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RASHIDA KAUSAR BHATTI 09-925

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  1. Writing Objectives Presented by: RASHIDA KAUSAR BHATTI 09-925

  2. What is Assessment? • Assessment is the systematic basis for making inferences about the learning and development of students. • Assessment is one component of program evaluation

  3. Why Assess Learning & Development in Student Affairs? • Demonstrate importance of Student Affairs to higher education community • “We are committed to preparing students to become educated and enlightened citizens who will lead productive and meaningful lives.” – JMU Mission Statement • Promote student development • Developmental goals related to academic goals

  4. Make Assessment Meaningful • Think about why you go to work everyday. • How do you want your students to be transformed as a result of your program? • Expand your conceptualization of your program’s goals and objectives beyond the cognitive domains. • Include complex constructs, orientations, values, and attitudes.

  5. Establishing Objectives Selecting/ Designing Instruments Collecting Information Analyzing/ Maintaining Information Using Information Stages of the Assessment Process

  6. Establishing Objectives • This is the hardest step! • In order to create a successful assessment program, clear program goals and objectives must be established and agreed upon. • Objectives drive the assessment process; assessment methods are based on the objectives that are being measured

  7. Workshop Objectives • Upon completion of the workshop, participants will be able to: • Write the correct definition of objective. • State three reasons why objectives are written for courses or programs. • Name the four parts of a good objective. • Rewrite a poorly written objective so that it conforms to the ABCD method.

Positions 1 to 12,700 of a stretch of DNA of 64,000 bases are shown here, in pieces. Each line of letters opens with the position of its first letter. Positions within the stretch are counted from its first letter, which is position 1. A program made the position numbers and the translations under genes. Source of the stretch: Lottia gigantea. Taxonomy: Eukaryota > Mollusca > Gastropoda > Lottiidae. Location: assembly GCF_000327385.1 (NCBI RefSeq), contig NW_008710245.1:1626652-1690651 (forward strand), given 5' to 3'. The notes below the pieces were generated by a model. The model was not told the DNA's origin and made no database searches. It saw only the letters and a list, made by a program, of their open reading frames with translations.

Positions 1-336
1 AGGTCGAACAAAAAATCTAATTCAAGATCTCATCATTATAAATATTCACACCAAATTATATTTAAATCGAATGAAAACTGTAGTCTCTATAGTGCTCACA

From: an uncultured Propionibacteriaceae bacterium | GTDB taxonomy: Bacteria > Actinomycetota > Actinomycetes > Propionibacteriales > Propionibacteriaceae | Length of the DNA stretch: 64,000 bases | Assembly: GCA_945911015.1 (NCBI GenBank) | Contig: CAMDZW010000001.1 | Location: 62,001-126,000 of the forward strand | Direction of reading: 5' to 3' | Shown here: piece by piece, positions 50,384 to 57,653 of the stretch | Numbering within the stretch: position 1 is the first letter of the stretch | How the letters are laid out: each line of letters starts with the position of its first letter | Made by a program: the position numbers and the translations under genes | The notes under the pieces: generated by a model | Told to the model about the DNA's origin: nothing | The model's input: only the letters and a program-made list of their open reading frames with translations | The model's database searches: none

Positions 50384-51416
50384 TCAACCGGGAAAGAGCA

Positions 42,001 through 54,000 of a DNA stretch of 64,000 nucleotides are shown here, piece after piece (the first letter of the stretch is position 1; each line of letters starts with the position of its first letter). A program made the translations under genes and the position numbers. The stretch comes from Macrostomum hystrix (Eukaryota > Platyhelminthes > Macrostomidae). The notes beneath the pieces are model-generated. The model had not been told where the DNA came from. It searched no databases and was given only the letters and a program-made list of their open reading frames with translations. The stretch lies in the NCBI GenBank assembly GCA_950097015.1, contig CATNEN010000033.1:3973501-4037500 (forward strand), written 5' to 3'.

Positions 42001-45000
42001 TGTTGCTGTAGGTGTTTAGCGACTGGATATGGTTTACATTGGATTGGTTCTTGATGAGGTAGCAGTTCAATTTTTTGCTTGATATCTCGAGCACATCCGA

8. Why Does My Program Need Objectives? • Provide focus • Provide a means for assessing student success • Allow for self-evaluation

  9. Objectives not tied to the mission?Impossible! • Program objectives should always agree with the program’s mission and philosophy • Objectives are the vehicle for measuring the different components of the mission and philosophy • Since mission statement and philosophy should highlight the most important aspects of a program, they are natural focuses of assessment

  10. Using Objectives to Design Assessments • Objectives dictate the type of assessment to conduct • Looking at the action verb in the objective should indicate the appropriate means of measuring that objective • Example: “recognize”: may indicate matching, multiple choice, etc.– lower-level thinking • Example: “demonstrate”: may indicate a performance assessment, or higher-level demands

  11. Assess ALL Objectives • EVERY objective MUST be measured • Data must be available to show evidence that each objective has been measured • Data can come from standardized objective measures, performance assessments, checklists, or other methods

  12. Assessing Objectives • All of the objectives need not be assessed each year • Decide which objectives to assess in a given year based on program needs or decision-making • Some objectives may be assessed more than others